When developing a desktop application, it must have stable and reliable code. One way to do this is by using automated tests. Doing so helps catch errors with your code before they become an issue for your users.
And if you don’t know how to start testing desktop applications, this quick guide will help you out.
But first, discover the difference between automated desktop testing and web testing.
Desktop Testing vs. Web Testing
Confused which one is right for you? Here’s a breakdown of desktop testing vs. web testing.
|Desktop Testing||Web Testing|
|Function||Ensures the software of your desktop computer is working correctly||Checks if the website is functioning perfectly|
|Required OS||Ought to test on a handful of OS and hardware combinations||Requires many different browsers and devices that users might use|
|Focus||Desktop tests often focus on functional tests and verify if a feature works as expected.||Web tests focus on functional tests but also consider performance and security issues.|
|Uses||Checks buttons and links for compatibility with different browsers and operating systems||Checks broken links, tests the payment gateway, and checks the site’s security|
4 Best Desktop Application Testing Tools in the Market
Now that you’re 100% positive that you want to do desktop testing, here are some of the top tools you can use for desktop application automation:
With this software, you can quickly test desktop apps on Windows 10 and 8.1 using any testing framework. Doing so ensures your apps are working correctly before releasing them to the public.
Besides that, this open-source tool is excellent for testing:
- Windows Presentation Foundation (WPF)
- Windows Forms
- Universal Windows Platform (UWP) apps
To use WinAppDriver, you need to have the following:
- A Windows 10 or Windows 8.1 machine
- Visual Studio 2015 or later
- The Windows application driver installer
- A testing framework of your choice (MSTest, NUnit, etc.)
Once you have the prerequisites installed, follow these steps:
- Download and install the WinAppDriver tool from Microsoft.
- Follow the instructions on the Microsoft website to set up your environment.
- Once you have everything set up, launch the WinAppDriver tool.
- In the WinAppDriver tool, specify the path to your application under test and click “Start.”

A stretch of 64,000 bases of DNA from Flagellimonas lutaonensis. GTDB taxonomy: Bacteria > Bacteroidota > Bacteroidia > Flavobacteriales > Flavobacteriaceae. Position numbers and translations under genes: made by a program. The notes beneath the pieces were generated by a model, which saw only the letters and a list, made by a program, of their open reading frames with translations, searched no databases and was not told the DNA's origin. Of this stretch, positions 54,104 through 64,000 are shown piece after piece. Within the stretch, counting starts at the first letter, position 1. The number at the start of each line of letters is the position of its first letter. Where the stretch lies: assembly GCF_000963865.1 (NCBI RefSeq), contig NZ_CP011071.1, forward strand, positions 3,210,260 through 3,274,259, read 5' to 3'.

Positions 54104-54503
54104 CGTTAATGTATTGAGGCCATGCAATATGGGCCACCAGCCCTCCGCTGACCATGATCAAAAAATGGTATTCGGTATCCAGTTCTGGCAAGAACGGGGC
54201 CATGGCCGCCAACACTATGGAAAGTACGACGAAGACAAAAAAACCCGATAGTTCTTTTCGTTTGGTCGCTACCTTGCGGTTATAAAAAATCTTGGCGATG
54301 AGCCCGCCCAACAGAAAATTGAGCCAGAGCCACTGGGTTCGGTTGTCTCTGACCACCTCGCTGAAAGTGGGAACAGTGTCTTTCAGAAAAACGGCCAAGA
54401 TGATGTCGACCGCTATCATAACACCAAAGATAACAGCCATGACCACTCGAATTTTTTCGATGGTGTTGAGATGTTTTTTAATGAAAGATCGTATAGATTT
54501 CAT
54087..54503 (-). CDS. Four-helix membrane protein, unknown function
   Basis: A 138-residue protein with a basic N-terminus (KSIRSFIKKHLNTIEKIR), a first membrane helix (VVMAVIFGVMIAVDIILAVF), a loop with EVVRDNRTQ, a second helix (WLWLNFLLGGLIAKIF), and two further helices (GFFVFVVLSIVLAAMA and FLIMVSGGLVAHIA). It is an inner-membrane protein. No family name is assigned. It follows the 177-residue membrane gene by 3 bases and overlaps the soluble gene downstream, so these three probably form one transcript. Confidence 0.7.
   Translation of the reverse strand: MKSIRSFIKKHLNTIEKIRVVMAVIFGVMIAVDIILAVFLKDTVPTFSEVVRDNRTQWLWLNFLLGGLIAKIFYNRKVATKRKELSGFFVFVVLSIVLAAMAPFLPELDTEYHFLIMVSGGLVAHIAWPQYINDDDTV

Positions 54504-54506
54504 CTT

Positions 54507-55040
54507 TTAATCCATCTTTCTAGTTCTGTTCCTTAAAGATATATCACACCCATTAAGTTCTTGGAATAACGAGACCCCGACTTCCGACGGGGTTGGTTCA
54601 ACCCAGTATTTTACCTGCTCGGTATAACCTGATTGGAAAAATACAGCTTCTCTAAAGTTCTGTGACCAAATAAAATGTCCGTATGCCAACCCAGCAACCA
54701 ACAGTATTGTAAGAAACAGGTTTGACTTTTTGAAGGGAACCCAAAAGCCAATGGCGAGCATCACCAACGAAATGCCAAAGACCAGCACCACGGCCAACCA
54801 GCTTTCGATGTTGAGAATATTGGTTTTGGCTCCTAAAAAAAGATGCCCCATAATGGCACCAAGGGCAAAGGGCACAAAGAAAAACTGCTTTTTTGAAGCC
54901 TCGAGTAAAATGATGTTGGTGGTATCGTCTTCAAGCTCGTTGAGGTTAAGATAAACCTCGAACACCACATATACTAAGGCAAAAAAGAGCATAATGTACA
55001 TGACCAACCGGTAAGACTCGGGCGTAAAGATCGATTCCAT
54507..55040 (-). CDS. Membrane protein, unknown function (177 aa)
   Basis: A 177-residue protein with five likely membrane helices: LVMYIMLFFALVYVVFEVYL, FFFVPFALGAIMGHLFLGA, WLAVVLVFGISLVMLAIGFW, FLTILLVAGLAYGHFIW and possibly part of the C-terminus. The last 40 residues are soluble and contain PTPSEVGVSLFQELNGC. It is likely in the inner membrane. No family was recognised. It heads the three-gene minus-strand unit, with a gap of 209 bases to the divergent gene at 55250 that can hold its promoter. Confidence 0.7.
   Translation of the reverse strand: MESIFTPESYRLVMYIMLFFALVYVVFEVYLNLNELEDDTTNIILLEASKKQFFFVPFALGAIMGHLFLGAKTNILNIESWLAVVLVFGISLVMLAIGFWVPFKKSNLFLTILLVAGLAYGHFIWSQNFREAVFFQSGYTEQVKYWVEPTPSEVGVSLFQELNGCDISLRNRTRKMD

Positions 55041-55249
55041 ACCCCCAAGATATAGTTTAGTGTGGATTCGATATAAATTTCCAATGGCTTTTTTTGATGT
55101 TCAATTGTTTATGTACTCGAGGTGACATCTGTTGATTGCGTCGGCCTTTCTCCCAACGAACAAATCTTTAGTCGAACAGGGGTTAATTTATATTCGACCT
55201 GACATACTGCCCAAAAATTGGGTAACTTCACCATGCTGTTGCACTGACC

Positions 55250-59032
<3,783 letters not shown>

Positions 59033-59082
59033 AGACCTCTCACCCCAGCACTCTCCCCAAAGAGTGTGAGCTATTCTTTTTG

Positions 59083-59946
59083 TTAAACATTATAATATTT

- WinAppDriver will now launch your application and start recording user actions. To stop recording, click “Stop.”
- You can now view the recorded actions in the WinAppDriver tool. From here, you can edit or delete steps as needed.
- To run your test, click “Run.” WinAppDriver will now execute the recorded actions on your application under test.
This software allows you to control GUI components on your desktop. You can use it to automate tasks, test applications, and even create simple games.
To use SikuliX for desktop automation, you must:
- Install SikuliX on your computer.
- Launch SikuliX and create a new project.
- Add an image of the element you want to automate. For example, if you automate clicking on a button, add a photo of that button.
- Write a script to tell SikuliX which actions you want it to perform. For example, you could tell it to click on the button image whenever it appears on the screen.
- Run your script and watch SikuliX perform the automated task.
Pywinauto is a tool that lets you automate Windows desktop applications. It’s great for functional testing, regression testing, and desktop automation.
Plus, this tool is super easy to use and doesn’t require any coding skills. You can use it to automate any Windows desktop application, including those that don’t have an API.
Here’s a quick guide on using Pywinauto for your testing needs:
- Download and install Pywinauto.
- Create a new Python script file.
- Import Pywinauto and create a Pywinauto Application object.
- Use the Application object to get references to individual Windows in your application.
- Call methods on those Windows objects to control the application’s UI.
- Check the application’s UI state to verify if it’s working as expected.
- Repeat step five as needed to automate your test case.
- Call the application object’s close “()” method to clean up.
- Rerun your script with different input data to test different scenarios.
- Modify your script to add new functionality or improve its reliability.
- Share your results with your team.
Jubula is an automated functional GUI testing tool to test desktop java applications. It’s developed and maintained by BREDEX GmbH.
This desktop test automation tool has two components:
- Jubula Functional Test Tool. It consists of an Eclipse-based IDE to create and run automated functional GUI tests.
- Jubula Test Automation Server. It runs the actual tests (i.e., the part that interacts with the AUT).
Here are some tips on how to get the most out of Jubula:
- Create a test project for your desktop application. Doing so will help you keep track of all your tests in one place.
- In your test project, create a test suite for each window or dialog in your application. This step will help you organize your tests and make them easy to find.
- Record a ‘test case’ by performing the steps manually to automate a test. Jubula will then generate code to replay the steps automatically.
- Create ‘test suites’ groups of related test cases. Test suites can run together or individually as needed.
- Once you have created some test cases and suites, run them using the ‘Execution Scheduler.’ Doing so will ensure your tests are always up-to-date.
By following this guide, you won’t let your desktop applications break. And remember to use automated tests to guarantee your desktop apps run correctly.